In the excitement and exhaustion of two new babies arriving, I have barely written about my amusing, rambunctious, beloved toddlers in over a month. And actually, I barely documented their summer before that. So as the golden weather draws to a close, here is my summary of the little adventures that my boys have enjoyed over the last few months.
At the beginning of the summer, if we’re calling June the start of summer, the boys were twenty months old.
They had dance parties. Their vocabularies expanded and then exploded, we went from ‘we should probably watch what we say because I think they can understand us’ to ‘we need to watch what we say because they are repeating it’! Their pronunciation is becoming clearer, although they still have ‘their’ words, words that we treasure and will be sad when they outgrow: Yaya, Kiki, Satsas. They call us ‘MumMEE’and Balthazar in particular is keen to identify both of us as ‘mummy’, rushing to touch one of us and then the other as though we need reassurance that we are both his mummy, that the role can be shared.
They applied their own suncream. And then we rubbed it in.
Laughing, they splashed in the paddling pool and kicked up great showers of water.
On the weekends we often ate breakfast in the garden: them, barely-dressed and barefoot, us, hollow-eyed and clutching mugs of hot chocolate. We watched them play and wondered how they could be so full of life so early in the morning.
They fell in love with The Hungry Caterpiller, Charlie and Lola, Green Eggs and Ham. They showed us EVERYTHING in those books. And then they requested that we read them again.
All summer they stomped about the house in pairs of our shoes. At some point they realised that they could wear my dresses as well. They were the most glamorous toddlers in SE London.
Our little boys ran wild. They picnicked. Some nights they went to bed with their toes black with dirt.
On hot days, they plunged face-first into great slices of watermelon, juice streaming down their chins.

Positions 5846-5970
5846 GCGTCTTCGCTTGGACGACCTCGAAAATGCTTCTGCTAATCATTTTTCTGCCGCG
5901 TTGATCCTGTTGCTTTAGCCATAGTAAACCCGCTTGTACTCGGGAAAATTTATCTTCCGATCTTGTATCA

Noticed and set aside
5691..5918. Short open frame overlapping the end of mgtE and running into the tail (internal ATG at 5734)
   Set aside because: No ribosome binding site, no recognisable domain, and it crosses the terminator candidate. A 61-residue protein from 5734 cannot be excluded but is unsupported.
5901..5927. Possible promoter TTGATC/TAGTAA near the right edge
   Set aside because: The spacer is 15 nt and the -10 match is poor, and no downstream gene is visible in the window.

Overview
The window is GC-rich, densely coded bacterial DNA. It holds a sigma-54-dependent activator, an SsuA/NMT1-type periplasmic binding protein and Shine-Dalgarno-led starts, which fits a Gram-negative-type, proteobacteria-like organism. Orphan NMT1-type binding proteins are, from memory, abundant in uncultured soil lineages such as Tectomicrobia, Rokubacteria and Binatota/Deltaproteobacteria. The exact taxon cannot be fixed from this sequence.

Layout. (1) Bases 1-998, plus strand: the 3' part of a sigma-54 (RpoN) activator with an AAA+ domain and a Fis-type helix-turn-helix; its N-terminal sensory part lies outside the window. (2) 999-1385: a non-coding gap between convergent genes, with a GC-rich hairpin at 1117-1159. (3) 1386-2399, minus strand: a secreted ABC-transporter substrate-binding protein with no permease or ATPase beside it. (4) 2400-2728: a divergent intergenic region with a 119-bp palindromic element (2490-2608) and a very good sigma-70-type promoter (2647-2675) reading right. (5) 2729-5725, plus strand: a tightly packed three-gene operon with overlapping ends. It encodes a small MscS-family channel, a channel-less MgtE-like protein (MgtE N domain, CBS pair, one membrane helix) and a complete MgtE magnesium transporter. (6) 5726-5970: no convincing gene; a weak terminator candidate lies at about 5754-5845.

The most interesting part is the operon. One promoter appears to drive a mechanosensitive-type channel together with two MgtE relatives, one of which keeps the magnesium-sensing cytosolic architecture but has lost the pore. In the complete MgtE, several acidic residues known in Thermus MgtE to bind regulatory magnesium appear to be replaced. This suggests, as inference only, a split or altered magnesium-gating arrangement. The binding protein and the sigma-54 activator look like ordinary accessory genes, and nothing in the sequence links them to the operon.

Every day was an adventure.
They wore cloaks made from hand-knitted blankets and walked across carpets sprinkled with stars. They were masters of a castle, until they tore it down.
Kirsty wasn’t chuffed to be vacuuming myriads of small silver stars weeks later but I thought that it was worth it.
We blew up helium balloons. They took them to the garden and let them go. As they watched them float up into the sky they asked mournfully for ‘more, more’. There were no more, so they cried.
Every time a bus drove past the house, they pointed it out to us. Then a car, then a bike. They love vehicles.
The school behind our house had some building work over the summer. Mondays to Fridays, a digger was parked behind our garden. Balthazar was mesmerised for thirty minutes at a time. Every morning, we looked through the window adjacent to the stairs to see whether the digger was there.
They learned to tantrum. And to slam doors. Again and again and again. Once or twice a finger was caught and there were tears.
In fact, there were often tears.
But laughter too.
A little while after they learned the joy of the slammed door, they learned to open them. Then they learned to turn the key in the lock. That was a fun discovery, for all involved. There is nothing quite like that heart-stopping moment when you hear your child howling on the wrong side of the front door. Whoops.
When the girls were born, Balthazar and Lysander doubled in size overnight and their little hands and feet suddenly seemed enormous (and oh – so destructive!). They loved those babies, fiercely.
They learned to hurl themselves, head-first, out of their cots. We would hear the sound of footsteps overhead, of laughter, and make our way upstairs to find them seated on the windowsill. So we gave up on the idea of naps and ordered toddler beds. Why bother fighting it?
We gave them little tasks: put these things in the bin, bring us our shoes, unpack this shopping. The latter worked well until they started taking snack breaks in the middle of it. So much for ‘no refined sugar until school’. The little toads motored through a whole packet of Haribo Giant Strawberries before we started to wonder where our grocery-fetchers had gone.
Look at that hair! We didn’t trim it once, all summer.
Look at those faces.
They took baths that swallowed up whole evenings. Sometimes they even ate their dinner in there. Just like their mother, they are water babies through and through.
For such small people they generated a remarkable amount of mess.
They loved. They were loved.
It was an excellent summer.